History of the U.S. Navy battleship USS Indiana (BB-58) including information about asbestos exposure for workers.
The USS Indiana (BB-58) was ordered for the U.S. Navy on December 15, 1938. Her keep was laid down at Newport News Shipbuilding and Dry Dock Company on November 20, 1939. She was launched two years later on November 21, 1941 and commissioned on April 30, 1942 under the command of Captain A.A. Merrill.
After shakedown in Casco Bay, Maine, USS Indiana joined the Navy’s Pacific Fleet via the Panama Canal. She became part of Rear Admiral Lee’s aircraft carrier screening force in November 1942, protecting the USS Enterprise and USS Saratoga before supporting forces in the Solomon Islands.
On November 11, 1943, the USS Indiana helped support the invasion of the Gilbert Islands. She screened the carriers supporting the invasion of Tarawa before bombarding Kwajalein for eight days. While maneuvering to refuel the destroyers on February 1, 1944, she collided with the USS Washington, killing several men. The battleship made temporary repairs to her starboard side at Majuro Atoll, but had to go to Pearl Harbor for permanent repairs. The captain of the ship admitted his fault in the collision, and he was replaced by Admiral Nimitz in command.
In late April 1944, USS Indiana took part in the Truk Atoll raids as part of Task Force 58. The next day, she bombarded Ponape Island. One month later in June, the battleship supported the invasion of the Mariana Islands. The battleship bombarded Saipan Island and participated in the Battle of the Philippine Sea. During the Battle, USS Indiana shot down several Japanese planes and survived two near misses by torpedo strikes.
The USS Indiana continued to support the Marianas invasion until August, when she joined Task Group 38.3. She bombarded the Palau Islands and the Philippines, and screened strikes on enemy shore installations before the invasion of Leyte Island. The battleship missed the Battle of Leyte Gulf when she headed off for a major overhaul and armament upgrade at the Naval Shipyard in Bremerton, Washington.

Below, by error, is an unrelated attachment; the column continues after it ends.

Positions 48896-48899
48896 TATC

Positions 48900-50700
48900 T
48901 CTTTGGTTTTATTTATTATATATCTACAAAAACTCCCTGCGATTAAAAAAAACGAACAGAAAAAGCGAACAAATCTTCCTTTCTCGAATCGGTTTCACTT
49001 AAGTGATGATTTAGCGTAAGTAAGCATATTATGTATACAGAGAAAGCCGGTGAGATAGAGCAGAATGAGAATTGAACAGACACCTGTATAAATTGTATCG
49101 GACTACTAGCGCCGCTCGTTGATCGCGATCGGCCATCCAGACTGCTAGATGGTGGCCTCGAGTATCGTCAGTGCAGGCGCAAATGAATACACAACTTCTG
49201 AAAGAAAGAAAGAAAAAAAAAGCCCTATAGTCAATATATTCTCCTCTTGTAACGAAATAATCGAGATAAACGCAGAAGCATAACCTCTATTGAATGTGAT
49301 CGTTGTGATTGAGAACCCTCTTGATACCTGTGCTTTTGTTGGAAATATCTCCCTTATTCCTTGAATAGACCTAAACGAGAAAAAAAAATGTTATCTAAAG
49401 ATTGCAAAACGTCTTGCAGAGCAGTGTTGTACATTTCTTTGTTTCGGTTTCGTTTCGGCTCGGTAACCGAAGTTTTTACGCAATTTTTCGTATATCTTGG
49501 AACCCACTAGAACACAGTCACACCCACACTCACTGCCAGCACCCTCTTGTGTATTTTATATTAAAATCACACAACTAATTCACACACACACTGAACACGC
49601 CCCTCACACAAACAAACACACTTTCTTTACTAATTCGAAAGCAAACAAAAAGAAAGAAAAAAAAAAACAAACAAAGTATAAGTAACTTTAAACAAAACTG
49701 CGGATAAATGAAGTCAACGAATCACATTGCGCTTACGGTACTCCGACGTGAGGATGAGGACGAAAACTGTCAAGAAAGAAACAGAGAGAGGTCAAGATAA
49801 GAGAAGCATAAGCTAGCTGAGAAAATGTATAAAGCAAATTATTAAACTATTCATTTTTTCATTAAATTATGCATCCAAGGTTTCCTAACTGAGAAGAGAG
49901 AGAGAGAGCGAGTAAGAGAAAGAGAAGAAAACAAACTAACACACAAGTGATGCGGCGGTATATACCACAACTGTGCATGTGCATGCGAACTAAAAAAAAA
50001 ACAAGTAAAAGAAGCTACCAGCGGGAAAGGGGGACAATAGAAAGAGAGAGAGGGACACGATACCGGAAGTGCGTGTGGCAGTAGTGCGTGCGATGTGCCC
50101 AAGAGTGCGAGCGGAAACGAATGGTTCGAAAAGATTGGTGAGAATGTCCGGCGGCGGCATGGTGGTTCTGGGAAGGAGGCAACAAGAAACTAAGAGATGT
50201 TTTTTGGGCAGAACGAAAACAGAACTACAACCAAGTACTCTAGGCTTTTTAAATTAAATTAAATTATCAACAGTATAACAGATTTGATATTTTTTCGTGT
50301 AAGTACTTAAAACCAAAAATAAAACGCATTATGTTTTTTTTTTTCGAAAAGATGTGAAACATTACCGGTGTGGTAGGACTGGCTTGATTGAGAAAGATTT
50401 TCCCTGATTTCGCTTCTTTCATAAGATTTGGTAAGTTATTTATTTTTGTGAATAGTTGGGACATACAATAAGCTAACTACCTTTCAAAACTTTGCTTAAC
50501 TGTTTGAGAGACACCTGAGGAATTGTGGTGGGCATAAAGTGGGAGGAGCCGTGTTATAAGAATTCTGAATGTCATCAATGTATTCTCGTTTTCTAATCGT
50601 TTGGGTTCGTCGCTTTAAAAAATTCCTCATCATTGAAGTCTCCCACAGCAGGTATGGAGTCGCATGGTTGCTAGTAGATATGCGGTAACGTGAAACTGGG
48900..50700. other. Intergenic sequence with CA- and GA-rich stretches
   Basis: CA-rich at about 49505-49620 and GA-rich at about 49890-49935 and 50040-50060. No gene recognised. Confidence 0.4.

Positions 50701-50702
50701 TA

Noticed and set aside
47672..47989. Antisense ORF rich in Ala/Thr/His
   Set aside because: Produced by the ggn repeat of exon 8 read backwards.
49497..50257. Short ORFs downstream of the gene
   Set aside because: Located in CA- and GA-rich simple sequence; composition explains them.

After her overhaul was complete, USS Indiana rejoined the fleet at Pearl Harbor. She took part in the bombardment of Iwo Jima on January 24, 1945 and supported the invasion efforts there the following month. She also supported the air strike on Okinawa and the invasion operations. The battleship turned away kamikazes and survived a typhoon. In late summer 1945, she supported air strikes against Japan and bombarded coastal targets before returning home to San Francisco, California.
When World War II was over, the USS Indiana was placed in reserve status. She received nine battle stars for her service in World War II. The battleship was decommissioned on September 11, 1947 and sold for scrap in October 1963.
World War II era battleships like USS Indiana were built using a number of asbestos-containing materials. Asbestos was known for its fireproofing properties and its resistance to corrosion, heat, and water. This cheap but toxic insulator could be found in pumps, hot water pipes, steam pipes, caulking, boilers, valves, gaskets, incinerators, turbines, engine rooms, fire doors, floor and ceiling tiles, wall insulation, electrical wiring, caulking, and sealants. Men who worked in or around the USS Indiana were exposed to asbestos without the aid of respiratory gear or protective clothing.
When asbestos fibers are inhaled or ingested, they can become lodged in the lungs and digestive tract. This can lead to some very serious asbestos-related illnesses, including lung cancer, mesothelioma, asbestosis, throat cancer, stomach cancer, colon cancer, and rectal cancer. Mesothelioma is a deadly type of cancer that attacks the protective lining surrounding the lungs and other organs.
USS Alabama workers should monitor their health carefully, and consult a doctor if they experience any symptoms associated with mesothelioma. Anyone who worked on or around the USS Indiana, and is diagnosed with mesothelioma, should also consider contacting a lawyer to discuss their legal rights.